So that’s part of the difference. There’s always going to be a case where someone will sacrifice their health for their own pleasure, because health is only of interest if it provides pleasures or abilities. That means that recommendations for health always are suggestions, not commands; ultimately, the value of following a suggestion about your health is determined by whether the loss of instrumental value to get that healthy state is overcome by the increase in instrumental value from being healthy. Science is the same way. Science is not an end in itself at all, but only has instrumental value in that it provides either knowledge or useful tools to increase well-being or whatever. So the scientific method, then, is a suggestion. If you think that what science will give you is worth any loss of instrumental value from using it, you’ll use it. Otherwise you won’t. Science is different from health in that in general if you use the scientific method you don’t actually lose anything, and the benefits are almost always worth it. But it’s still instrumental and still, then, only shoulds, not oughts.

Morality and anything normative is not that. Being moral can and ought to be an end in itself, even though it can have instrumental value. Morality and knowledge have intrinsic value, while still at least potentially being instrumentally valuable. But you can’t appeal to the instrumental value — ie that it increases happiness — to justify them and why you should seek to be moral or to gain knowledge like you can with science and health. That’s completely misunderstanding what they are, and ignoring that they can be valuable even if they don’t have any instrumental value.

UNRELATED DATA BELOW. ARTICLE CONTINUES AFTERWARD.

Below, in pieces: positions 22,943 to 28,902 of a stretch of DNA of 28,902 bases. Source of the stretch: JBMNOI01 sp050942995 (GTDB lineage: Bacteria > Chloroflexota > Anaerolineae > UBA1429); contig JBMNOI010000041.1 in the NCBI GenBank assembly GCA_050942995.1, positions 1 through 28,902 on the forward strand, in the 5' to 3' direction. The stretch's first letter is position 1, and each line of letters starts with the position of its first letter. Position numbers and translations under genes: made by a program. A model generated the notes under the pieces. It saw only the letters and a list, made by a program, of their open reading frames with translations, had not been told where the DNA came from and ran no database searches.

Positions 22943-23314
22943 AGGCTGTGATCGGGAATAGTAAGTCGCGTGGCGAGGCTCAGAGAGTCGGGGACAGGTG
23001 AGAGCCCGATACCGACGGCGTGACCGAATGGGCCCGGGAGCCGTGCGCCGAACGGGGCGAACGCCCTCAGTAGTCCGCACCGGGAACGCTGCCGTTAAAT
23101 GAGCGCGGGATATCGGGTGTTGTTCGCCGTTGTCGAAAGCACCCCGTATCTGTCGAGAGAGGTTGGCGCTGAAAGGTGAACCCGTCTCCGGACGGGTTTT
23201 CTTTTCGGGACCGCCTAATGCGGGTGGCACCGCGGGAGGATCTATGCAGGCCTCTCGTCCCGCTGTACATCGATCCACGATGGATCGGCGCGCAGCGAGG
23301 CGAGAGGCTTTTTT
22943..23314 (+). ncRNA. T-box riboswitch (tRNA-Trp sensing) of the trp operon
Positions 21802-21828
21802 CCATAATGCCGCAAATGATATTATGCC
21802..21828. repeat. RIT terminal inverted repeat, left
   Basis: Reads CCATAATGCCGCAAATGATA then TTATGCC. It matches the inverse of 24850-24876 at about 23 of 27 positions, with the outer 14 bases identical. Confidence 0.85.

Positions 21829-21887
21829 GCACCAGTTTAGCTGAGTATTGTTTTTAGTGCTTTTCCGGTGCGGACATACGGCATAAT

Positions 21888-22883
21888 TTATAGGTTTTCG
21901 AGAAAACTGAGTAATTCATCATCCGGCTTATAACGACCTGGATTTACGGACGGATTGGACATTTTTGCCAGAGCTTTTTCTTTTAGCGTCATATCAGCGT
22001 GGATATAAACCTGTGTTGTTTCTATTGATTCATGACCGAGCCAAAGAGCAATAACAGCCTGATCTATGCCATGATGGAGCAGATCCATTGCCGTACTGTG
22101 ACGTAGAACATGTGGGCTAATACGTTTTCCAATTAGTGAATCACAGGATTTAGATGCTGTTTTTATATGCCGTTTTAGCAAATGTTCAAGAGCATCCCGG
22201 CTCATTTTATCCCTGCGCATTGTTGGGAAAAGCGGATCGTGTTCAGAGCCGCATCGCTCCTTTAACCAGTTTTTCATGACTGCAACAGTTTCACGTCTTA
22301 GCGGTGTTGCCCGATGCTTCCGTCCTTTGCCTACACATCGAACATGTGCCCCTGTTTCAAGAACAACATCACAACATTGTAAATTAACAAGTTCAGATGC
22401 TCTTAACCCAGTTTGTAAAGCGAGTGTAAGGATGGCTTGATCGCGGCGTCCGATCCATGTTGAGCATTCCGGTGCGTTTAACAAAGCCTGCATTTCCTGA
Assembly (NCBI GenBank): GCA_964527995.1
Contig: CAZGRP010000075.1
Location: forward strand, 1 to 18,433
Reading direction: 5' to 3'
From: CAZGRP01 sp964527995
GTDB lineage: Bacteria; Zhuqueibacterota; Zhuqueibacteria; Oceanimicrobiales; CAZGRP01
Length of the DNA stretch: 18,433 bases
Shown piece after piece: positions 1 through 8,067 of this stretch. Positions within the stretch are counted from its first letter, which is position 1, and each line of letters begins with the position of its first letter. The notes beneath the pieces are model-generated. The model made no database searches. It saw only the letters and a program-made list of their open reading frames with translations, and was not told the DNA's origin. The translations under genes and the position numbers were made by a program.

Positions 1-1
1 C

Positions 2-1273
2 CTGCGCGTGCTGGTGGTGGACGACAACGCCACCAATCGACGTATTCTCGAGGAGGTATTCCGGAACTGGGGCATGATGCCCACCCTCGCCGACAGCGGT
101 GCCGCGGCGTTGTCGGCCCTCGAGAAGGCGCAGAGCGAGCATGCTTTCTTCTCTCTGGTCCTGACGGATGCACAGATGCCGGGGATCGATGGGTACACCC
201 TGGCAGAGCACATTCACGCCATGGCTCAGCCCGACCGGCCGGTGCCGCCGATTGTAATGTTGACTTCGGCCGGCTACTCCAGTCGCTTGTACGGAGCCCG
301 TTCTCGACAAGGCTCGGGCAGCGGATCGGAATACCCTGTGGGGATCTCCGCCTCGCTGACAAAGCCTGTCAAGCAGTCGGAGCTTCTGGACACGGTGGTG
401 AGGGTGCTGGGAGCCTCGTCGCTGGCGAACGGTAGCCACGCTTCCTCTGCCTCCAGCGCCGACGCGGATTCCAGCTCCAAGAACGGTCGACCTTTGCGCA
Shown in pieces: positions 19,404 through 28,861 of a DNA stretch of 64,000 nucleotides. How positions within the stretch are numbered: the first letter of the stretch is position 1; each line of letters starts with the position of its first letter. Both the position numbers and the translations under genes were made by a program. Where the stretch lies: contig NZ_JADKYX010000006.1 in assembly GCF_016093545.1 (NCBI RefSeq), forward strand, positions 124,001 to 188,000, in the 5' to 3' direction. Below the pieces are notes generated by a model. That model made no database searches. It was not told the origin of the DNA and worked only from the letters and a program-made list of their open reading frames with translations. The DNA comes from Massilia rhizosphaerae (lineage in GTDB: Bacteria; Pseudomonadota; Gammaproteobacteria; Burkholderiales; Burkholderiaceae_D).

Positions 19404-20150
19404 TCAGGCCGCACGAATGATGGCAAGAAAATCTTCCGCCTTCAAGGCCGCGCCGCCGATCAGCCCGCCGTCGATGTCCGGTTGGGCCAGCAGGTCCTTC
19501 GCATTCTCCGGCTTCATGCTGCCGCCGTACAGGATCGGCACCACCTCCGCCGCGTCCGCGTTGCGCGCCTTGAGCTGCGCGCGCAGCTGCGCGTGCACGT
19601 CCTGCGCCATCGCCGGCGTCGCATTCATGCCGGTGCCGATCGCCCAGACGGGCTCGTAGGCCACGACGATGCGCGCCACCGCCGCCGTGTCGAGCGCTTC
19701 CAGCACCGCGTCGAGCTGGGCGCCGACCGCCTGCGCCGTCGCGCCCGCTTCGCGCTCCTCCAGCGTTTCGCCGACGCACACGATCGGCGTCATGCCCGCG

We need to treat the normative as ends, not as means. Once we do that, we can see why normative principles are closer to musts than shoulds, and can understand why, when it comes to the normative, “ought” is not “should.”

Change in schedule …

August 26, 2011

September is coming up, and that means the start of classes. I’m going to be taking classes again, and so that means a change in my posting schedule. For a while now, I was trying to make a post per day Mon – Thurs, with Fri – Sun being posts if I got around to it. That doesn’t work for me this term. So, what I’m going to do is make at least a post per day Sat – Wed, a post if I feel like it on Friday, and nothing on Thursday.

So, if this works, the days will change but the blog will update one more day per week. And with my taking classes there should be more content based on the class I’m taking.

While I don’t have to, I’ll try to start this new schedule … tomorrow. We’ll see how it works.

No One Knows What It’s Like To Be the Bad Man …

August 25, 2011

Latest Not-So-Casual Commentary, on evil protagonists in video games and why they aren’t there.